Loading
Search
NEWS STORIES

Ginseng Board Strikes $200 Million Deal with Chinese CompanySubmitted: 04/23/2013
Story By Lex Gray

Ginseng Board Strikes $200 Million Deal with Chinese Company
EDGAR - You see "Made in China" stickers every time you go to the store.

But soon, Chinese people will be seeing more Wisconsin-grown and made products in their stores.

Governor Walker went on a trade mission to China last week to help generate business in Wisconsin.

"Ginseng in our area is a pretty popular thing because of our soil and climate," said ginseng farmer Joe Heil. "Marathon County is the leading producer of ginseng in the US."


Heil is the president of the Ginseng Board of Wisconsin. He farms corn, soybean and 100 acres of ginseng. Ginseng is highly valued as an herbal medication, especially in Asia.

"It's definitely a bigger challenge. Soybeans, corn, anyone can grow that crop," he said. "Ginseng is a real challenge, there's no books, there's not been a lot of research done as far as how to grow it, because it's such a challenge."

But there's a payoff. Heil's fields are muddy and snow-covered now, but in October, they're worth upwards of $100,000 per acre.

Governor Walker worked out a big ginseng deal with Chinese leaders last week.

He announced growers could export $200 million worth of ginseng over the next ten years. Most of it will come from Marathon County.

"We understand a win-win proposition," Walker said from Beijing. "For us, a strong Chinese economy is just as important to us as a strong American economy in Wisconsin is for the people of China."

Heil hopes Governor Walker's trade mission will help Wisconsin's ginseng industry grow.

"I'm hoping that it's sustainable enough that young people will start getting back into the business or taking over the family farms," he said. "That's one thing we've seen, if we go back about ten years we have 1500 farmers and now we're down to about 140 in the state of Wisconsin just because it's not been profitable."

Text Size: + Increase | Decrease -
| Print Story | Email Story
Sponsored in part by HodagSports.com





 IN OTHER NEWS

Play Video

TOMAHAWK - Tomahawk worked for nearly 20 years to buy property to connect the city to nearby trail systems.

But bikers will have to wait another year for the connection.

The city now expects the path to be finished next August or September.

The project got pushed back because the Wisconsin Department of Transportation can't fund its part of the project this year.

Tomahawk is still ready for the addition.

+ Read More

HOUGHTON - River Valley Bank will accept donations for flood victims in Houghton and the surrounding area. 

Anyone can make a donation online or in person at a River Valley Bank.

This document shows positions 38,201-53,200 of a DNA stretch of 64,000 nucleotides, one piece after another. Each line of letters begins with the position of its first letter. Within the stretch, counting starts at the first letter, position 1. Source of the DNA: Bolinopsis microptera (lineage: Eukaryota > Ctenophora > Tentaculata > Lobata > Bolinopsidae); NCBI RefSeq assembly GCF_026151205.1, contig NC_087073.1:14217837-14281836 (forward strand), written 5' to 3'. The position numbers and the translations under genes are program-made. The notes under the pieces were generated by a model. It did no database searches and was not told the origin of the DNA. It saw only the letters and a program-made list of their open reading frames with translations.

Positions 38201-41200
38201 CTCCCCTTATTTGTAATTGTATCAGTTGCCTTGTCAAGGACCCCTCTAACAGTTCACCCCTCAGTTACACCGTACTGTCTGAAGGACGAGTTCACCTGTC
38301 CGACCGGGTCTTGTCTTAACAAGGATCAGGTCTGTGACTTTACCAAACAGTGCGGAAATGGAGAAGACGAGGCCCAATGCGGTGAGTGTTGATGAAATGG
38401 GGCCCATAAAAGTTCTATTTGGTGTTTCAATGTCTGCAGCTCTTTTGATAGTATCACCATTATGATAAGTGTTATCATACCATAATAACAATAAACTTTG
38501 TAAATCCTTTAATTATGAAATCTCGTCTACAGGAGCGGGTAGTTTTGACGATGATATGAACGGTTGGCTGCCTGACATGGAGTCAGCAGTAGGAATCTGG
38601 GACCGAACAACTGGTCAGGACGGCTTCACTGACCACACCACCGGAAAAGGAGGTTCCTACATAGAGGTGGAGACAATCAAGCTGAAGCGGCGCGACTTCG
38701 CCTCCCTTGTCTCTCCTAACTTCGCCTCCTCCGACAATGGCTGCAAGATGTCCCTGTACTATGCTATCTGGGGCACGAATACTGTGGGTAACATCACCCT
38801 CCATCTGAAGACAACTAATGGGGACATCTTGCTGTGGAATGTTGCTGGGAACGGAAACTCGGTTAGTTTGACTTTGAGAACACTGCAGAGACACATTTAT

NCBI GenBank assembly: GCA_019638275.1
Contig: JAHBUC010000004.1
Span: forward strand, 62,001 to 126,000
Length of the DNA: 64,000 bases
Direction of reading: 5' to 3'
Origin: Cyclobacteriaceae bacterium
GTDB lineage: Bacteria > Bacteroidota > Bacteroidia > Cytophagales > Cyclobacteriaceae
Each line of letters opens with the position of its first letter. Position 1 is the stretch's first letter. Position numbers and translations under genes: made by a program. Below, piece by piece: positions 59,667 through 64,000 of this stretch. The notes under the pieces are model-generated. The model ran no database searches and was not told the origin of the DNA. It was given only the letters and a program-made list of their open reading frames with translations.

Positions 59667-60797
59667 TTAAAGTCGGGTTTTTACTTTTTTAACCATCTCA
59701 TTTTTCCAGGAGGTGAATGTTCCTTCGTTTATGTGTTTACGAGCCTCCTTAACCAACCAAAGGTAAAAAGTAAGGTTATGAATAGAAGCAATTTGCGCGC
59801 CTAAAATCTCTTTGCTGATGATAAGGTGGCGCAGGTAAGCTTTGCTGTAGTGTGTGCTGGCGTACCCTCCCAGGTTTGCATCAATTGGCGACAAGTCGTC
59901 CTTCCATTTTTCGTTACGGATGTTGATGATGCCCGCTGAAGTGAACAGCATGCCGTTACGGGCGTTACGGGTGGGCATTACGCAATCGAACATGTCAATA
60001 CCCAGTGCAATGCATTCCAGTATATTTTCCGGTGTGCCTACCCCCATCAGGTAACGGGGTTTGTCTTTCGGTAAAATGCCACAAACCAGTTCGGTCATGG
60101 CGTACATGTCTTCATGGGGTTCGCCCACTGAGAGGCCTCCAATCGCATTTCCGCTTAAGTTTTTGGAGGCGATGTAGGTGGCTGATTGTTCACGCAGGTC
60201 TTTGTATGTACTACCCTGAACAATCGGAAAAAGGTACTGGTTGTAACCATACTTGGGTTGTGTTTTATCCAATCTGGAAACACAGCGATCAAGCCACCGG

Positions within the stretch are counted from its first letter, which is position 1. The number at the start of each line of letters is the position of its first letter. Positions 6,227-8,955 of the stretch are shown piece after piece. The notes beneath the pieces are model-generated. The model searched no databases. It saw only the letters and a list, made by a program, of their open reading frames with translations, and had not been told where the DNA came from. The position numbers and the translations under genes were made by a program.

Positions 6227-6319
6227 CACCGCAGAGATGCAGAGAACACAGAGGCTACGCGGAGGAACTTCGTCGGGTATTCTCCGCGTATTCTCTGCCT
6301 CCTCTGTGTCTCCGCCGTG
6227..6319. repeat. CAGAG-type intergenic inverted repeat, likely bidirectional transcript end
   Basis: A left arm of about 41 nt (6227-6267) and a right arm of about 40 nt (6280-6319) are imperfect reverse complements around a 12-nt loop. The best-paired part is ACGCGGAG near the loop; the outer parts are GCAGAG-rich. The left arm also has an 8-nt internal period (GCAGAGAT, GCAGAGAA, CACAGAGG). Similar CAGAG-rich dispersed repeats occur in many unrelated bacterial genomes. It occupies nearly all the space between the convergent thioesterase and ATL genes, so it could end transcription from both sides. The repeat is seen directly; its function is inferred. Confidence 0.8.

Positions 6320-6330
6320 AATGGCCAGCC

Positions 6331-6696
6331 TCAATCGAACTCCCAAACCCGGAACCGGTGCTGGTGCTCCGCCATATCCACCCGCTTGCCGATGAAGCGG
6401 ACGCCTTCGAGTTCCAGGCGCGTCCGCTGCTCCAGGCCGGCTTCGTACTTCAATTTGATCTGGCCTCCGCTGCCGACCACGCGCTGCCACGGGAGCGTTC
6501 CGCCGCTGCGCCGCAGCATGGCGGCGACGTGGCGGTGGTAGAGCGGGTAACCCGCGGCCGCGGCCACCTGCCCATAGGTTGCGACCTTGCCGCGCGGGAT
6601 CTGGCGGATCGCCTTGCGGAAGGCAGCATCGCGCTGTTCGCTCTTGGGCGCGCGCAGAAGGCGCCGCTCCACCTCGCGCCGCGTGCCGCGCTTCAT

+ Read More

Play Video

RHINELANDER - Ascension St. Mary's Hospital celebrated an incredible milestone June 21.

125 years ago the Sisters of the Sorrowful Mother began their work in Rhinelander.

+ Read More

Play Video

PELICAN - A group of neighbors in the Town of Pelican found a cluster of caterpillars near their homes on Lake Julia Road.

Last year, the plants hosting the more than 20 monarch caterpillars were mowed over.

This year, the group has a plan to protect the at-risk insects from meeting the same fate.

More than 20 monarch caterpillars have moved into some foliage on Lake Julia Road in Pelican.

"I just thought, 'Oh wonderful, I'll have to protect these,'" said butterfly enthusiast Mary Dork.

Last year, Dork was pleased to find a field of milkweed near her house covered in monarch caterpillars.

"You can always tell where the caterpillars are because of the leaves being eaten," said Dork.

The DNR says monarchs have been at risk of being endangered since 2014.

+ Read More

FOREST COUNTY - Police arrested two Milwaukee men Wednesday morning on three drug related charges. 

The Forest County Sheriff's Department got a call around 9:30 Wednesday morning about a suspicious car in the Mole Lake area that was possibly involved in trafficking drugs. 

+ Read More

Play Video

ANTIGO - Ten years ago, an Antigo woman started working as a cook and fill-in waitress at a Country Kitchen, but she didn't want to stop there. 

"I took on management and then a year ago, I decided, well, might as well just buy the place and there [are] always jumps and leaps, but everything has worked out perfectly. I wouldn't change anything," said Lisa Summ. 

+ Read More

MADISON - A judge has sentenced a former University of Wisconsin-Madison student who pleaded guilty to sexually assaulting three female students and choking or stalking two others to three years behind bars.

WKOW-TV reports Dane County Circuit Judge Stephen Ehlke sentenced 22-year-old Alec Cook of Edina, Minnesota, on Thursday to three years in prison and five years of extended supervision.

+ Read More
+ More General News
Search: 





Click Here